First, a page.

Rhodri Morgan opposes tax-varying powers for assembly

Rhodri Morgan
Image caption Rhodri Morgan said there was 'no mandate' to have tax-varying powers

Former first minister Rhodri Morgan has strongly opposed proposals to give the assembly government tax-varying powers.

The Cardiff West AM said the public would not have voted for devolution in 1997 if ministers had tax powers and there was "no mandate" for it now.

An independent review has found Wales should have some tax powers to become more accountable for its spending.

The Welsh Assembly Government and political parties have welcomed the Holtham Commission review.

The Holtham Commission said part of the Treasury funding for Wales should be replaced with revenue raised from Welsh taxpayers.

The commission wants ministers to be able to vary the basic and higher rates of income tax by up to 3p in the pound.

Currently, the assembly government's annual budget of nearly £16bn is calculated via the Barnett formula, which is based on spending in England on areas including health and education.

But Mr Morgan told the BBC programme that he was against the idea of tax-varying powers for ministers in the assembly government.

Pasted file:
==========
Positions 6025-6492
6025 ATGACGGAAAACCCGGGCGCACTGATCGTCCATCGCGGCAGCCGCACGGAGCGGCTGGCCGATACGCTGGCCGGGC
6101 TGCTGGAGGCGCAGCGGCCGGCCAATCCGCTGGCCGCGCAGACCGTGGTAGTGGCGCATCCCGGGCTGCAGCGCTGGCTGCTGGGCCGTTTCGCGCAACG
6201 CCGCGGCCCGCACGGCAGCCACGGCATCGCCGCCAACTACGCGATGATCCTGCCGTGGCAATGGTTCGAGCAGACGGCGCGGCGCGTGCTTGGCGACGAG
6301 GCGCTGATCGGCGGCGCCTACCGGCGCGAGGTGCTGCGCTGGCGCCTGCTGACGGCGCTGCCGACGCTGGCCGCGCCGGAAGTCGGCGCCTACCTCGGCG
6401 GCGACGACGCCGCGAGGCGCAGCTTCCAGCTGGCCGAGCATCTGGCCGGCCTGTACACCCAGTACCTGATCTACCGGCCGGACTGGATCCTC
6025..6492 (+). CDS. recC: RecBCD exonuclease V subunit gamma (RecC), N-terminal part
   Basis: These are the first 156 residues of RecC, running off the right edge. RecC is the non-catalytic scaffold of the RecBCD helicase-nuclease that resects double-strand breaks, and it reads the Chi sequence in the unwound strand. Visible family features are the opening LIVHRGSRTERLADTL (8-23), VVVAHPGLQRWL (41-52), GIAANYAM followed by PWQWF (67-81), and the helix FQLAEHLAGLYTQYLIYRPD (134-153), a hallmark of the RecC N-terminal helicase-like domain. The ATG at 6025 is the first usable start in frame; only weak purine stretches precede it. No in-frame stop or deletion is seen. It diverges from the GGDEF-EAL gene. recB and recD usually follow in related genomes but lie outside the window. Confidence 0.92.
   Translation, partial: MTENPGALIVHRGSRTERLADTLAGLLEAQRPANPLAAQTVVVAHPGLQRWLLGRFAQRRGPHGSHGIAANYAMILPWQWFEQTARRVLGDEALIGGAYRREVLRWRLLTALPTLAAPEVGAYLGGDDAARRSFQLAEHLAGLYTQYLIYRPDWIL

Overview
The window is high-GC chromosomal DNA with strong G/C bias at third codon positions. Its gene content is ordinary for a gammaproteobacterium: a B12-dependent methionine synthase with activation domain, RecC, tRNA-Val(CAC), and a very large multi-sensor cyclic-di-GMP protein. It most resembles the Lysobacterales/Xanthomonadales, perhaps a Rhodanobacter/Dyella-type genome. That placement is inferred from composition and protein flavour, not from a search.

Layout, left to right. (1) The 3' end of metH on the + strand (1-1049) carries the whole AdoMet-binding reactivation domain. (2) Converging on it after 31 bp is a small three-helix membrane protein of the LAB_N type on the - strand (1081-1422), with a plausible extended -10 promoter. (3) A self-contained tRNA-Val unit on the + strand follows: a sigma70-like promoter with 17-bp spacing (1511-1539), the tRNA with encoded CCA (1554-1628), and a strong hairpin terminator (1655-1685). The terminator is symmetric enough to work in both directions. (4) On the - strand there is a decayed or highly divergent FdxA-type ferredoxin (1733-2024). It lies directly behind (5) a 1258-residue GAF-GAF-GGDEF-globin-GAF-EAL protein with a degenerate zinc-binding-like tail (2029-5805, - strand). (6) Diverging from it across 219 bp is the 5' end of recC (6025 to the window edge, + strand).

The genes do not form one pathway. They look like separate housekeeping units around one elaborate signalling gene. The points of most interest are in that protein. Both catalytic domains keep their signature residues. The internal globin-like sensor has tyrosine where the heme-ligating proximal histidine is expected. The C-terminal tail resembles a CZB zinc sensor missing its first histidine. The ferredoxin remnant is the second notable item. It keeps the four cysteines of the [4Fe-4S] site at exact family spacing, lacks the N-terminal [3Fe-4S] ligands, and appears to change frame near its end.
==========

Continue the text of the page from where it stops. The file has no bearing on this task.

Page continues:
He said: "I've always believed that we've had no sanction or mandate from the original September 1997 referendum to have tax-varying powers.

"If we had had a tax-varying power on offer there is no question that we would have had "no" instead of a "yes". As a result there is no mandate for that."

Mr Morgan, who stood down as first minister in October last year, added: "I understand all the principles for accountability but there is no mandate for a tax-varying power for the Welsh [Assembly Government]".

On Tuesday, the Holtham Commission, which was established as part of the coalition agreement between Labour and Plaid Cymru, said the powers would make ministers in Wales more accountable for the money they spent.

'Very dangerous'

Also speaking on, the Conservative MP Glyn Davies said the Holtham Commission's call for the assembly government to gain the power to vary income tax could prove "very dangerous" for the "yes" campaign on the referendum on the assembly's powers.

The Montgomeryshire MP said that referendums were rarely fought on the exact issues under question.

He said he feared that the "no" campaign could very easily portray a vote for greater powers for the assembly government as a "vote for higher taxes".

Mr Davies said: "There is a real danger of the campaign, which is about more powers for the assembly [government], actually being about higher taxes being paid in Wales... and I think that's a very dangerous change."

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